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1 vote

Is there a term for chords like F/G and C/D?

We used to abbreviate them as ‘sus’ chords. F/G = Gsus
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2 votes

The nature of rhyme in _Surrender_?

There is this common misconception that anything poetic and lyric must rhyme. Consider this: The whole corpora of latin ecclesiastic music does not use any end rhyme. In fact end rhyme as stylistic ...
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3 votes
Accepted

Is there proper terminology for the fundamental elements / layers of a drum beat?

The backbeat is the only widely used term for a layer of (or role within) a drum groove that I'm aware of. In most popular music, this role is filled by the snare drum. In jazz, it's filled by the ...
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0 votes

Term for music evoking nature – not pastorale?

There's an entire field of musical study called ecomusicology. It's mainly about the outlook of the scholar, examining the relationship between musical phenomena and the environment, but it would ...
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1 vote

What is it called when a song starts sounding like the beat is in one place, but is actually somewhere else?

The Gestalt concept comes to mind - although that generally deals with visual ideas, such as the well-known 'Rubin's vase'. That's as close as we can get with the brain being fooled into thinking ...
  • 178k
12 votes
Accepted

What is it called when a song starts sounding like the beat is in one place, but is actually somewhere else?

There is an idea called "turning the beat around", which involves establishing a sense of meter but then "revealing (or changing) the real meter" later on. This is not uncommon in ...
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1 vote

What is the difference between an auxiliary chord and a chromatic chord?

Auxiliary chords don't exist as such. There are auxiliary notes, but they don't constitute chords. Auxiliary notes are non-chord notes, in between chord tones - as in chord C major - CEG, the aux. ...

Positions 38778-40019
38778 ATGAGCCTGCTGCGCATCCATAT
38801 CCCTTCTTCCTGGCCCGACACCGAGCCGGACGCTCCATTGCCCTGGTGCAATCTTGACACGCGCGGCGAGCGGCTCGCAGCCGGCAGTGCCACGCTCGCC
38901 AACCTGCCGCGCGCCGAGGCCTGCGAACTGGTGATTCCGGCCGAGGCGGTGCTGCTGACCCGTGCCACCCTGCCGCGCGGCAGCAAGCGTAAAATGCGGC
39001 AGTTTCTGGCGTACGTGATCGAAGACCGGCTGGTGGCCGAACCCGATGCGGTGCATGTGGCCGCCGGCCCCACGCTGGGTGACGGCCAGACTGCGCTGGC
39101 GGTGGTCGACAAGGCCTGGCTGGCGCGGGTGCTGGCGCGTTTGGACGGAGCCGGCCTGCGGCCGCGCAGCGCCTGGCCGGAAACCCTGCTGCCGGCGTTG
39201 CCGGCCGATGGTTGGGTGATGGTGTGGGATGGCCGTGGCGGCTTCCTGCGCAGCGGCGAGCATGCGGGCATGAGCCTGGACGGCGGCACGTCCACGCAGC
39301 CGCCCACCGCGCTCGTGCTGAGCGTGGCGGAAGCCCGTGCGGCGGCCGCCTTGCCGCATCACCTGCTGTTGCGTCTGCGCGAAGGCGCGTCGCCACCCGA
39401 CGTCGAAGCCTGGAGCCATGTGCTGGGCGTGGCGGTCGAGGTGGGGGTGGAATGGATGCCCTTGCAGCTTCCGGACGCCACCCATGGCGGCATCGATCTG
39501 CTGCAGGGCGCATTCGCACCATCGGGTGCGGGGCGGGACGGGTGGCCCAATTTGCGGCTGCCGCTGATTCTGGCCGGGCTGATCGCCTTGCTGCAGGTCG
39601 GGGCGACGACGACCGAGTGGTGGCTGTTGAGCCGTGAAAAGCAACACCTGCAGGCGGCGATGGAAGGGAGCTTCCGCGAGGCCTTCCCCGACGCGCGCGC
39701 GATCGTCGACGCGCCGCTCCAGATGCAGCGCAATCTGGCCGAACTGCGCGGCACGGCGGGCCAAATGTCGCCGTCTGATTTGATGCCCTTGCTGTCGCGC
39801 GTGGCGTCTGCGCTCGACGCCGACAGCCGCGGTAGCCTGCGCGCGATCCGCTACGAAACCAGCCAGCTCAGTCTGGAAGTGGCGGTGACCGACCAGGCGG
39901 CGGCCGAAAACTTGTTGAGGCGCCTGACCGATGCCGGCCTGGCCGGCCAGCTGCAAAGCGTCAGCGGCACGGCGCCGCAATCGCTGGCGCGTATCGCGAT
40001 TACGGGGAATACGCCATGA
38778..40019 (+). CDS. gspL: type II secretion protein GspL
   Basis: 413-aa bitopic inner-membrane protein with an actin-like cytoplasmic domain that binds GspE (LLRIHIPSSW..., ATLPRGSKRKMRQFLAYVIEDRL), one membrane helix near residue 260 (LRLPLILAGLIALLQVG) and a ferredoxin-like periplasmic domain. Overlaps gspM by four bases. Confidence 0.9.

• 178k
3 votes

What is the difference between an auxiliary chord and a chromatic chord?

Auxiliary chord An auxiliary chord is a chord formed by the presence of one or more auxiliary notes. An auxiliary note is a note that is not part of the primary harmony, but which connects notes ...
  • 62.5k
0 votes

What is the term for swapping parts in a harmony?

Are you talking about this sort of thing? Repeating the same notes, but adding some movement? Not uncommon in instrumental writing, but singers could do it. It's not really 'hocketing'. In ...
  • 81.3k
5 votes

What is the term for swapping parts in a harmony?

You may be looking for the term voice exchange. A voice exchange occurs when the pitches being sung or played by two parts are switched. For example, if a bass is singing a C while a soprano sings an ...
  • 80.3k
1 vote

What are 'modal rhythm' and 'mensural rhythm'?

Modal rhythm used note linkage to indicate length. Various patterns of notes indicated how to play the following notes. Mensural rhythm used note forms (minim, breve, semibreve, etc.); using like 2 ...
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5 votes
Accepted

Would anyone be able to help name this progression?

There's no name for this progression, but there is a name for the harmonic concept that it demonstrates. These three chords point towards G major. And in G major, the seventh chord built on C is Cmaj7....
  • 80.3k
4 votes

Would anyone be able to help name this progression?

It's a variation of the stock ii-V-I progression that underpins so much popular music. If it ends a phrase, the last two chords form a perfect cadence (or whatever people call a V-I cadence in your ...
  • 81.3k
3 votes
Accepted

What is the term for when a song switches to a wall of sound, often with a rising chromatic scale, and often found at the end of a song?

These could be in line with what Brad Osborn coined "terminally climactic forms" in this article. He states that a TCF is not a chorus but a single, thematically independent section placed ...
  • 80.3k
0 votes

What is the term for when a song switches to a wall of sound, often with a rising chromatic scale, and often found at the end of a song?

No, there isn't an accepted term. You could call it a 'Rock-out' perhaps? As distinct from a 'Fade-out'. (Though a recording might do both at once!'.
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